Mention hardy Bamboo to people and you usually get one of 2 reactions: disbelief that Bamboo is not just a tropical plant or terror that it will spread and take over the universe. Yes, we can affirm there are invasive varieties, but thats why we want you to know about the various Clumping Bamboo, such as Fargesia rufa Green Panda. Green Panda does not set runners, but forms expanding clumps of culms ultimately reaching 6-8 in height, and 8 in width. It grows well in sun or shade and can be used as a focal point specimen or grouped en masse to form a screen or hedge.
Fargesia rufa Green Panda is hardy to minus 15 degrees, and is evergreen in most winters, although in a particularly severe one it may brown out and may need to be cut to the ground in mid spring. By late spring, new shoots emerge attaining at least the height achieved the previous season. As the new leaves emerge on the old culms, the old foliage will brown and drop. Green Panda continues to look fresh through the season, and is a handsome asset for the winter landscape. Snow loads on Fargesia are not a problem. The flexible stalks may bow with the weight of snow, but bounce back nice and tall as the snow melts away. This is particularly useful information if you are looking for an evergreen that may be crushed by snow falling from roof eaves. After the snowy winter of 2010-11, we think many people will find this trait quite desirable.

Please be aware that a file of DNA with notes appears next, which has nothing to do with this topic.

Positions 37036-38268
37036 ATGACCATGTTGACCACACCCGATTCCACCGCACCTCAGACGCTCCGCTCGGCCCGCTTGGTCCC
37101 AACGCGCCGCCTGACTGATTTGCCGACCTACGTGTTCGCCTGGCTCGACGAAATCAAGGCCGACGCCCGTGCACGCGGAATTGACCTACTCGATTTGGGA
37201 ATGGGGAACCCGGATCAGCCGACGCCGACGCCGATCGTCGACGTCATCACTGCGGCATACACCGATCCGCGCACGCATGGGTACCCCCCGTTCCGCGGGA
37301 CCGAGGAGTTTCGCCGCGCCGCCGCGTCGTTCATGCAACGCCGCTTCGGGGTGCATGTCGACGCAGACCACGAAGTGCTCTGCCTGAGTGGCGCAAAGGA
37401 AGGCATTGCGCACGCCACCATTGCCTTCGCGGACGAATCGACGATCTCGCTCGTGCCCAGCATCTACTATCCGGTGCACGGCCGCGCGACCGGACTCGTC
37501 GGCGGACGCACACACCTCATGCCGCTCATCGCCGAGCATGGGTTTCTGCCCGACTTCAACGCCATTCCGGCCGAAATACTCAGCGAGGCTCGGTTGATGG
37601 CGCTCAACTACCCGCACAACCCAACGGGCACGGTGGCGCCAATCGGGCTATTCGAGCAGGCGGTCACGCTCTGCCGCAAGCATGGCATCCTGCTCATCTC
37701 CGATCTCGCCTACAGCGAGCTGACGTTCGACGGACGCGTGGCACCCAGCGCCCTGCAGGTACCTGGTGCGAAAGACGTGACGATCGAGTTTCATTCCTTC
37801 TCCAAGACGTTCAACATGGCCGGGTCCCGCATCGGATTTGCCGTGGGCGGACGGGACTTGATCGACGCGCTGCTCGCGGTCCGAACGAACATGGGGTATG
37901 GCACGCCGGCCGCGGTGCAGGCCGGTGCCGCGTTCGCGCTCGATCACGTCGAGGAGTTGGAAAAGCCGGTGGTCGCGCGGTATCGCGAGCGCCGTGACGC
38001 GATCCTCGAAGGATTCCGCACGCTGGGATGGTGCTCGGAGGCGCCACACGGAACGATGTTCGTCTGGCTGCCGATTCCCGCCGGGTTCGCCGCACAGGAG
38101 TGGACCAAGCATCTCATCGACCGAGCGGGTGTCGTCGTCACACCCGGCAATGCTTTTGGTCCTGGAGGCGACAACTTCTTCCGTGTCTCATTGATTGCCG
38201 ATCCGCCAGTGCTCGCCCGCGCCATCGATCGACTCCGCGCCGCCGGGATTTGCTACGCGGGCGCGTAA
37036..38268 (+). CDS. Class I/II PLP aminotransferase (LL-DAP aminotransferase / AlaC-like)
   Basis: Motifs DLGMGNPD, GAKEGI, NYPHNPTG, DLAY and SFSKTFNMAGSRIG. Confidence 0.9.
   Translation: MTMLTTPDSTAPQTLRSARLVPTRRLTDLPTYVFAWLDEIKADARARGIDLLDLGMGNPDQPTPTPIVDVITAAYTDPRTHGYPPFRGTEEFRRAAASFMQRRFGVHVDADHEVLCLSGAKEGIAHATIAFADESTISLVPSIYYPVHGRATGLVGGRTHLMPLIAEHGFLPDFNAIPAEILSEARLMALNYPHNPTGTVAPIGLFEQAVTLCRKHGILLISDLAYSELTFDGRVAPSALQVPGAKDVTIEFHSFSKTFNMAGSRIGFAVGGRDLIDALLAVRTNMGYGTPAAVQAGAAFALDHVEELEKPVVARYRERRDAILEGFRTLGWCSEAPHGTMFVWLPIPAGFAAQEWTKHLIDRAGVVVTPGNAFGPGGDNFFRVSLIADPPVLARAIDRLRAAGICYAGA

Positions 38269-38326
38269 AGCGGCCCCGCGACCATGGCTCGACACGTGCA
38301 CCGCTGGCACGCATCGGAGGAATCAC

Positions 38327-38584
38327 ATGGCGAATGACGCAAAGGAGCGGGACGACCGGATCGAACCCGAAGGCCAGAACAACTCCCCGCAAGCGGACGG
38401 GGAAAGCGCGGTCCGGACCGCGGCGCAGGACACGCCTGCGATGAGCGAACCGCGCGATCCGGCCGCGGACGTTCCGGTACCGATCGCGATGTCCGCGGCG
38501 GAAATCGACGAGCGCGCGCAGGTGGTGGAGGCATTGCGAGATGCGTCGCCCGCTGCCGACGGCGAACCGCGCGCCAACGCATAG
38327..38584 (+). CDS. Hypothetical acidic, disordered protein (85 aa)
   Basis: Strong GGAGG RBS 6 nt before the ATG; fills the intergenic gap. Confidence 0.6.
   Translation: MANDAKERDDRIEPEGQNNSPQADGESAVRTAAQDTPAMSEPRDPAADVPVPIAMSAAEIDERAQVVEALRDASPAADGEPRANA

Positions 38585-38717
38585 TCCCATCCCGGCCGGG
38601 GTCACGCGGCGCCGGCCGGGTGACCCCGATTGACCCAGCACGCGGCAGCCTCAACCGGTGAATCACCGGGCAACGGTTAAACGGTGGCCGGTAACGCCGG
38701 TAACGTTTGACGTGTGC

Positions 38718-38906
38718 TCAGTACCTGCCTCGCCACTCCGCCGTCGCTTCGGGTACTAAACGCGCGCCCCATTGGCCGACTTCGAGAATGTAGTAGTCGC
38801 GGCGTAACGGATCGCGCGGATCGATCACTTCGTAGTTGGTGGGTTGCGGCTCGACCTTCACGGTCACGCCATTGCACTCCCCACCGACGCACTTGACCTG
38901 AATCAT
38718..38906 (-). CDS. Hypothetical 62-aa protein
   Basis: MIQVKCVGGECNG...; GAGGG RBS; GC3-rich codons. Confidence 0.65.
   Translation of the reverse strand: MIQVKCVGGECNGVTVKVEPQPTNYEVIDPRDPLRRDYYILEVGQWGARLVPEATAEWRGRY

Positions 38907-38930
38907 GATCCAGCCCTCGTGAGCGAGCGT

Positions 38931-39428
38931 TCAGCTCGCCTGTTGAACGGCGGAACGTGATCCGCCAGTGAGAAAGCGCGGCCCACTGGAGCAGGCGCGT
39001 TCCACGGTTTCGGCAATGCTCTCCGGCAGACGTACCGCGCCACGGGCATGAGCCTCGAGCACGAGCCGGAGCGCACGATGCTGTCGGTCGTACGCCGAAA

Grow Fargesia rufa Green Panda in an organic but well drained soil. It is quite tolerant of dry conditions once established. Panda may like to munch on its foliage in China, but deer in the USA do not. Since browsing deer is a problem in so many areas, it’s good to know that ‘Green Panda’ is a feast for human eyes and not for deer palates.
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